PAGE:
At the best… for the argument of “which party is better for the economy", that is… the above shows that markets become more volatile during Republican administrations than Democratic administrations, and these volatility events are, in fact, correlated with economic disasters which occurred under Republican Administrations… but it doesn’t really prove that the Republicans suck at economics. I mean, it could all just be bad timing, right? It wasn’t Hoover’s fault he was sworn into office 6 months before the Depression started, right?

Right?

2. Historical Review of post Civil War Recessions and Depressions

So I looked to the question: Well, who was in charge when we had past recessions and depressions? This may give us a clearer picture as to which party is better at managing the overall economy.

There have been 32 recessions and depressions since the end of the Civil War, the true start of the two-party system.

By correlating the list of recessions/depressions to political control of the House, Senate, and Presidency we find that, yes, the Republicans tend to do greater damage to the economy, with the more branches (House, Senate, Presidency) controlled by the Republicans, the worse the damage is.

Recessions/Depressions occurring when the party controls:

  • House – 16 Dems, 16 Repubs
  • Senate – 13 Dems, 19 Repubs
  • Presidency – 13 Dems, 19 Repubs

19 recessions occurred when the Republicans held the White House and 13 for the Dems, which is nice to know… but not very useful. Just viewing the raw tallies above, it seems that the parties are relatively equal.

But let’s dig a little deeper, shall we? Let’s see what happens when 1 party controls all three branches. First, the Dems:

Economic Downturns when Democrats controlled all three branches of government

Recession/Depression # Years One Party Control Dates Event
Post-World War I recession 5 Aug 1918 – 3/1/1919 End of WW1
Recession of 1937–1938 5 May 1937–June 1938
Post-World War II recession 12 Feb 1945–Oct 1945 End of WW2
Recession of 1969–70 9 Dec 1969–Nov 1970
1980 recession 4 Jan 1980–July 1980

5 Recessions when the Dems controlled all three branches. 2 of these occurred at the end of World Wars. The Recession of 1937-38 is easily the worst of the three remaining. However, the traditional narrative is not favorable to the conservative philosophy of economic management: this recession was caused by FDR cutting back on the New Deal at the same time the Fed tightened the money supply. For advocates of austerity and small governance both, the 1937 recession offers little comfort.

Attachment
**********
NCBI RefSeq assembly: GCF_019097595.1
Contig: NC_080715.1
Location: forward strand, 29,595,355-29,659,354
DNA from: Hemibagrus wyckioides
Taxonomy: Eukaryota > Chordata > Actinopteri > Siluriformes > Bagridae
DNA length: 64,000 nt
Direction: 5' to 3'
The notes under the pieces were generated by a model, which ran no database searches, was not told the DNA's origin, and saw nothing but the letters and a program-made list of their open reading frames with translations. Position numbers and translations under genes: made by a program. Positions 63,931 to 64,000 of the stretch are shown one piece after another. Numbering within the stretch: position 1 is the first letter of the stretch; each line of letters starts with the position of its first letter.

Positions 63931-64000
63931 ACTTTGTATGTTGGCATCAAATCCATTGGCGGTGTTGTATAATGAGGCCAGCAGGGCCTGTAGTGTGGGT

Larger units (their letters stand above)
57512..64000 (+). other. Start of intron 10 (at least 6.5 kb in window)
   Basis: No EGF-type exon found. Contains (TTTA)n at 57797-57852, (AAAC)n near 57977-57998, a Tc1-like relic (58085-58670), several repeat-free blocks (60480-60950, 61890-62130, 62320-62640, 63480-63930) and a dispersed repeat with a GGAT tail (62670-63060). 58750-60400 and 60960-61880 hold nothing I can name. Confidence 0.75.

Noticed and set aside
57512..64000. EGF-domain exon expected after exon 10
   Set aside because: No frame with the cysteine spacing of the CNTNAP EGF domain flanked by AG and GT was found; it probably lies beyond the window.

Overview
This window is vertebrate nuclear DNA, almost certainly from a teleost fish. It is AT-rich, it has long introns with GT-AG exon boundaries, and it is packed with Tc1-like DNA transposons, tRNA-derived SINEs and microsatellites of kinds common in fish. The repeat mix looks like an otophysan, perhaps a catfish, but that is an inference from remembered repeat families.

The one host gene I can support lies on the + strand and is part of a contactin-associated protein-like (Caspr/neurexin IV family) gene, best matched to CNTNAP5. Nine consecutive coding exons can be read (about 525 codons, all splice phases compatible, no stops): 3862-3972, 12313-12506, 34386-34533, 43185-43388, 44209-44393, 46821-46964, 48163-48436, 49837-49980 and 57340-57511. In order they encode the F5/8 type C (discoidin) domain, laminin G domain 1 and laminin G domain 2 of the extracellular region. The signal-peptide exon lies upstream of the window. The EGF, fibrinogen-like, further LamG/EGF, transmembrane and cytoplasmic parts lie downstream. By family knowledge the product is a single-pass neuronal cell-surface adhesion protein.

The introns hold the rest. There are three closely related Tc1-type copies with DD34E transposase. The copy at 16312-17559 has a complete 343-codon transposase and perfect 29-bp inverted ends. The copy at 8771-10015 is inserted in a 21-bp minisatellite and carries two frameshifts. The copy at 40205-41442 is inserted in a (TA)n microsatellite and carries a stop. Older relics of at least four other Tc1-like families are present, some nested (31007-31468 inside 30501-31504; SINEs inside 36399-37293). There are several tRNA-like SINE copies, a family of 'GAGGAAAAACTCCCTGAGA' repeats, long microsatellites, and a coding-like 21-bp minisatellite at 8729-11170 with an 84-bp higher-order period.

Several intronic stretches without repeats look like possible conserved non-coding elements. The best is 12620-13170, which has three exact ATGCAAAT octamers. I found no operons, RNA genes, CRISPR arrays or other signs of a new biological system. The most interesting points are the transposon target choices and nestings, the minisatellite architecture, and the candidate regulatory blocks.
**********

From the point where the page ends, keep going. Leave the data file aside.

The recession of 1969 came after 8 years of Democratic combined rule, and lasted a full 6 months.

The recession of 1980 came after 4 years of Democratic combined rule and can fairly be placed on the shoulders of Jimmy Carter and the Democrats.

So… how about the Republicans?

Economic Downturns when Republicans controlled all three branches of government

Recession/Depression # Years One Party Control Dates Event
Panic of 1873 and the Long Depression 4 Oct 1873 – Mar 1879
1882–85 recession 2 Mar 1882 – May 1885
1890–91 recession 2 July 1890 – May 1891
1899–1900 recession 3 June 1899 – 12/1/1900
1902–04 recession 6 Sep 1902 –Aug 1904
Panic of 1907 10 May 1907 – 6/1/1908
Panic of 1910–1911 13 Jan 1910 – 1/1/1912
1923–24 recession 3 May 1923 – 6/1/1924
1926–27 recession 6 Oct 1926 – 11/1/1927
Great Depression 9 Aug 1929–Mar 1933

10 recessions when the Republicans control all three branches. Ten. And they’re not just run of the mill “business cycle” or “The Democrats just won America another World War, so lets demobilize” recessions: The Republicans can claim full credit for three of the most important economic collapses of the post Civil War era, AND the two biggest collapses of our lifetimes (one of which may still end up being the Bigliest, Hugest Depression of all time):